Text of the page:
JT3Ds of the B707s were Turbojets.
JT8Ds of the B732s were Low Bypass Turbofans
CFM56s of the B737NG were High Bypass Turbofans

Turbjets:- 100% of the Air sucked in thru the inlet is used for combustion
Turbofans:- Part of the Air sucked in thru the inlet is used for combustion the rest is used as bypass air,mainly generates the thrust.
In Low Bypass the ratio of core Air to Bypass air would be 1:1,in High bypass it can be 5:1.Speaking of the Examples above.

What is the Bypass ratio for the GE90s.
regds
MEL



Think of the brighter side!
User currently offlineAloges From Germany, joined Jan 2006, 8616 posts, RR: 43
Reply 9, posted (9 years 4 months 5 days 8 hours ago) and read 25001 times:

"What is the Bypass ratio for the GE90s."

According to a not-so-convincing source, a GE90-115B has a bypass ratio of an impressing 9:1. Still very much possible, but the site didn't look that professional.



Walk together, talk together all ye peoples of the earth. Then, and only then, shall ye have peace.
User currently offlineAir2gxs From , joined Dec 1969, posts, RR:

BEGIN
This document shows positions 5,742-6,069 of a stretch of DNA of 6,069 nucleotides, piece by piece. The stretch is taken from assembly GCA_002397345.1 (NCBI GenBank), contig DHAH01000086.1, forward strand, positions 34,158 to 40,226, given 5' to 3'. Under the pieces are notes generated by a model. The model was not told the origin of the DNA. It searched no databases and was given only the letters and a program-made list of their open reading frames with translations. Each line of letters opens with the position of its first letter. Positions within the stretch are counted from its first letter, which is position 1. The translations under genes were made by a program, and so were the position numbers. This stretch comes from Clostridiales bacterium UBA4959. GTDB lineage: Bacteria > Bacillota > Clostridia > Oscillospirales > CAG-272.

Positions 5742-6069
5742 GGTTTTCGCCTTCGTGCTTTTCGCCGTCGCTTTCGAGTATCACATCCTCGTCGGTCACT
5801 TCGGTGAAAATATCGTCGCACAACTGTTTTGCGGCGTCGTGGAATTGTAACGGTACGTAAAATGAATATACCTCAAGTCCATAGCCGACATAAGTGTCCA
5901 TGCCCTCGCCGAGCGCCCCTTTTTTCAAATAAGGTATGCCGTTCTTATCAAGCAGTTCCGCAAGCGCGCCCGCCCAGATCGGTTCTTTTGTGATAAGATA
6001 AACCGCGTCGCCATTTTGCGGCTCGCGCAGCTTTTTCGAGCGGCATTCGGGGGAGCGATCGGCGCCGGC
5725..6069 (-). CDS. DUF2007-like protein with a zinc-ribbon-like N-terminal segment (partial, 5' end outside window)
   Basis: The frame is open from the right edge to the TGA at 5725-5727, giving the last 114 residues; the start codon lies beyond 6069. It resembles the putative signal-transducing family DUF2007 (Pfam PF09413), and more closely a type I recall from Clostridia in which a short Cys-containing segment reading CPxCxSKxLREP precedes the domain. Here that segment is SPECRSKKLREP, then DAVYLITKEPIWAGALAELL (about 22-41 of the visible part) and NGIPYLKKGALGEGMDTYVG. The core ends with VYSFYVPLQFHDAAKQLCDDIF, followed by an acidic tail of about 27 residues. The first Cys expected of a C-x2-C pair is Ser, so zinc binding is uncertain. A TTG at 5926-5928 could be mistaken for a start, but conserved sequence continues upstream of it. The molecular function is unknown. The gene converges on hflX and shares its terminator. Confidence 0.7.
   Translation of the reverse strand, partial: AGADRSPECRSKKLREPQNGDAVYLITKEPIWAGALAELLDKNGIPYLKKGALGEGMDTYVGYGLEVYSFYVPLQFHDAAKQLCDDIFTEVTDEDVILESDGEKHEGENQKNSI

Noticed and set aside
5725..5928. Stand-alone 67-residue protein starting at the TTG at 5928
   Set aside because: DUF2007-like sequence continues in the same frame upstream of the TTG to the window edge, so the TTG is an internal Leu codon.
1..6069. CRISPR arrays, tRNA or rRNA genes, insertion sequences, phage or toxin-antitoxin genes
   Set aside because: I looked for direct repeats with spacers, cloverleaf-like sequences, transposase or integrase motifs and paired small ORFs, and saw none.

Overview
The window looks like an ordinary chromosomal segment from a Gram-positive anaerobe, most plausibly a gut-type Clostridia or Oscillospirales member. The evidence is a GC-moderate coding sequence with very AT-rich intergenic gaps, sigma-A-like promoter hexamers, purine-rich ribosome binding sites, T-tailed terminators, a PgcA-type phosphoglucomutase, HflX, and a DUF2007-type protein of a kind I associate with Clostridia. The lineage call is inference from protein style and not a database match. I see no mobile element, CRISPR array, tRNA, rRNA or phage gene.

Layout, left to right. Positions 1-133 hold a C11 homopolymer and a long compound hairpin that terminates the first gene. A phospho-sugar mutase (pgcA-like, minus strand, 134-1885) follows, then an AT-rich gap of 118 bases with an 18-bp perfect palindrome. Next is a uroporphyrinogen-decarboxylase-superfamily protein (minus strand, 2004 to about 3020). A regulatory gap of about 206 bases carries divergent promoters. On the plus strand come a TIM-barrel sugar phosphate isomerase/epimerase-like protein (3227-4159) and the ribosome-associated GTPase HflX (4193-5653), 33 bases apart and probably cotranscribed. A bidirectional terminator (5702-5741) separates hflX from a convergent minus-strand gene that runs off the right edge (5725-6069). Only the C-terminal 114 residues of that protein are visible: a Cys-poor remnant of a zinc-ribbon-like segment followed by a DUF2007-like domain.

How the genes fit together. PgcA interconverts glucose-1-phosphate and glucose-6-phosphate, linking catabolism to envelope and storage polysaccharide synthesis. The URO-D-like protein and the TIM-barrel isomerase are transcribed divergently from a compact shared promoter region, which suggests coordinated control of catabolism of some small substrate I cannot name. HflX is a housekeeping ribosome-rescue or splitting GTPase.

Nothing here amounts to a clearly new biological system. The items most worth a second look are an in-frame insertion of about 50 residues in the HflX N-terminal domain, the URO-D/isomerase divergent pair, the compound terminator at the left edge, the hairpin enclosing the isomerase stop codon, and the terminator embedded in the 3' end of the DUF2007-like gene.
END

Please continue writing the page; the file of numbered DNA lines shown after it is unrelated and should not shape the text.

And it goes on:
Reply 10, posted (9 years 4 months 5 days 7 hours ago) and read 24992 times:

Hawk,

One correction: on a pure turbojet (JT3) 100% of the air is not used for combustion. 100% goes down the core. I'm not sure of the ratio, but a substantial component of core air is called secondary air. This is the air that is used to cool the liner and act as a buffer between the flame front and the liner. And let's not forget bleed demands from the aircraft and the internal cooling needs of the engine.

As an instructor of mine once said: (to paraphrase), you can't breathe the exhaust from a 4 cycle engine, but if you can stand the heat and taste, you can breathe the exhaust of a pure jet.